The importance of the life expectancy language in the workers’ compensation order is to give the Social Security Administration a basis to calculate how the lump sum is to be received. By giving the Social Security Administration a new monthly figure with the life expectancy language, they will not use the default, which is to treat the lump sum as if temporary periodic workers’ compensation benefits had continued.
— Excludable expenses should not be included in the lump sum that is prorated.
Social Security Administration POMS DI 52150.0508 sets out those items that are “Excludable Expenses” that should be excluded from the lump sum. “Expenses that are excludable from offset within the limits set by law include documented medical, legal, or related expenses actually paid, incurred, or to be incurred by the worker in connection with the workers’ compensation/public disability benefit (WC/PDB) claim.” Id. The POMS rule specifically allows exclusion of any money paid for medical expenses, legal fees or attorneys fees or “related expenses.” However, “ Garnishment (e.g., for taxes, or child or spousal support) is not an excludable expense.”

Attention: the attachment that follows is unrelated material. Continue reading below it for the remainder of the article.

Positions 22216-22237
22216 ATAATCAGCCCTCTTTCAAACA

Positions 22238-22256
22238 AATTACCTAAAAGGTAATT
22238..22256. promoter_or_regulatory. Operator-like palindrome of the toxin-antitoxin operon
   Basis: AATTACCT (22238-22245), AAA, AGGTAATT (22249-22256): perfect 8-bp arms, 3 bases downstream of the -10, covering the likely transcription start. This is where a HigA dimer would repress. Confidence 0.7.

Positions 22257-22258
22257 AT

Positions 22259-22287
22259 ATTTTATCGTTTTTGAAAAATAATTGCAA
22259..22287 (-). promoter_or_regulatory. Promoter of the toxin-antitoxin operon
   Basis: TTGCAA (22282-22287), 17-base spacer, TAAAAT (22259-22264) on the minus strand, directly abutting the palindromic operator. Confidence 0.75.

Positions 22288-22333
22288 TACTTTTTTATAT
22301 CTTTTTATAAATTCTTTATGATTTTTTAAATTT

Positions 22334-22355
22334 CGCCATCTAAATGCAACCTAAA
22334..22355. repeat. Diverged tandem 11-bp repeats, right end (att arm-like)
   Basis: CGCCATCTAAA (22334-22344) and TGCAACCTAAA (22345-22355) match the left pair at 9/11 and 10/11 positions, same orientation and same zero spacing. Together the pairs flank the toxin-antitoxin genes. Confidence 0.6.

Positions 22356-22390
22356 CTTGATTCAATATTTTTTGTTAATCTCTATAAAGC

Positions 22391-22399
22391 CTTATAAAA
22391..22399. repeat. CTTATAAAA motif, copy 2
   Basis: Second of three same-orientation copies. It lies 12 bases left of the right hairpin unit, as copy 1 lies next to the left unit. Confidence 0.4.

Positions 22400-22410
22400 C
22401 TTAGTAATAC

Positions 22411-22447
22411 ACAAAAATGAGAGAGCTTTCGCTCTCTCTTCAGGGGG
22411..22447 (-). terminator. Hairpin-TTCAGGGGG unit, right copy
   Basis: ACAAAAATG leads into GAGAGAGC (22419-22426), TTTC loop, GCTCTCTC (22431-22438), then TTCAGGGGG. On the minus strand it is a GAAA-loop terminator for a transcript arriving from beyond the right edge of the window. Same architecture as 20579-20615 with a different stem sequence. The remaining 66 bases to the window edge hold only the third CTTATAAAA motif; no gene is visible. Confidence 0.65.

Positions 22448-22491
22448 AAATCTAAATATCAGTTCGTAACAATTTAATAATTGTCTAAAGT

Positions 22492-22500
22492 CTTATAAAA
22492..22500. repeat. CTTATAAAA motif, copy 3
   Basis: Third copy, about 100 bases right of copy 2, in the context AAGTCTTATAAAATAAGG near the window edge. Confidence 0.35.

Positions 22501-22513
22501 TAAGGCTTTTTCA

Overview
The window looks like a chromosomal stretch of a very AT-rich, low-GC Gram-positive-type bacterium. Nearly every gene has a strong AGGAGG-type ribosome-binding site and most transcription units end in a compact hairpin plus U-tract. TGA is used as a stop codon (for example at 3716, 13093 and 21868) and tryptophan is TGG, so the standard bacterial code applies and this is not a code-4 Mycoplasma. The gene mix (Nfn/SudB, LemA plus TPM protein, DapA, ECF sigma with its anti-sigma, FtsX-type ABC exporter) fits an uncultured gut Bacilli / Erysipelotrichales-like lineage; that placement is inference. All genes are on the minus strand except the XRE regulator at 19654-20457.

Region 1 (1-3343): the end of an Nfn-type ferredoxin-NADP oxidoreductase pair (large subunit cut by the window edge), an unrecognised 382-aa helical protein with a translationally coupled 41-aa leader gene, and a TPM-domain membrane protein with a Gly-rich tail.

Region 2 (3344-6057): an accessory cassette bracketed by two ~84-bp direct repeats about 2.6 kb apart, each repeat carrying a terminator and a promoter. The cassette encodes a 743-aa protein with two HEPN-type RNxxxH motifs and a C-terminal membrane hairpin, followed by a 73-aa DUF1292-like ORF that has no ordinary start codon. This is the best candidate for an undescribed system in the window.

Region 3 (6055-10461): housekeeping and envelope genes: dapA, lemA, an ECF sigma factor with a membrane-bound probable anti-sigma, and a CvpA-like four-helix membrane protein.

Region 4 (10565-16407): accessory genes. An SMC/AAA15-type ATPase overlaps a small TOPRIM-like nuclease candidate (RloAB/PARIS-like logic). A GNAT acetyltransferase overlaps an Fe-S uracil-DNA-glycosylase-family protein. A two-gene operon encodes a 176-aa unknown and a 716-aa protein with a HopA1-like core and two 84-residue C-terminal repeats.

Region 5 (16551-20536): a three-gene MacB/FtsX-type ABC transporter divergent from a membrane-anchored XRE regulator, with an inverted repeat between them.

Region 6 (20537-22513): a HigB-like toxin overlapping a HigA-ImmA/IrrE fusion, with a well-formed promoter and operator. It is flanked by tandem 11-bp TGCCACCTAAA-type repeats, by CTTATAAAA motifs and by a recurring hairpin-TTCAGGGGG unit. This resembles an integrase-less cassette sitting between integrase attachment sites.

The POMS specifically explains that attorneys fees that are incurred in connection with the claim are excludable, but “Legal fees paid or incurred by the employer, the WC carrier, or someone other than the claimant are not excludable.” Id. As for medical expenses, the POMS allows exclusion of “Medical expenses paid, incurred, or to be incurred by the worker in connection with the WC/PDB claim are excludable.” Id. Future medical expenses are also excludable, but only “if specified in the WC/PDB award. Id. If medical expenses are not set out, they may still be excluded when they are incurred. Id. Home health care benefits are also excludable, “if they represent equipment, furniture, home adaptations, skilled nursing care, or physical or speech therapy to aid the disabled individual” but are not excludable, “if the expenses are for household tasks such as bathing, cleaning, etc.”
Watch out for additional pitfalls and exceptions:
–Actual periodic payments will trump the language.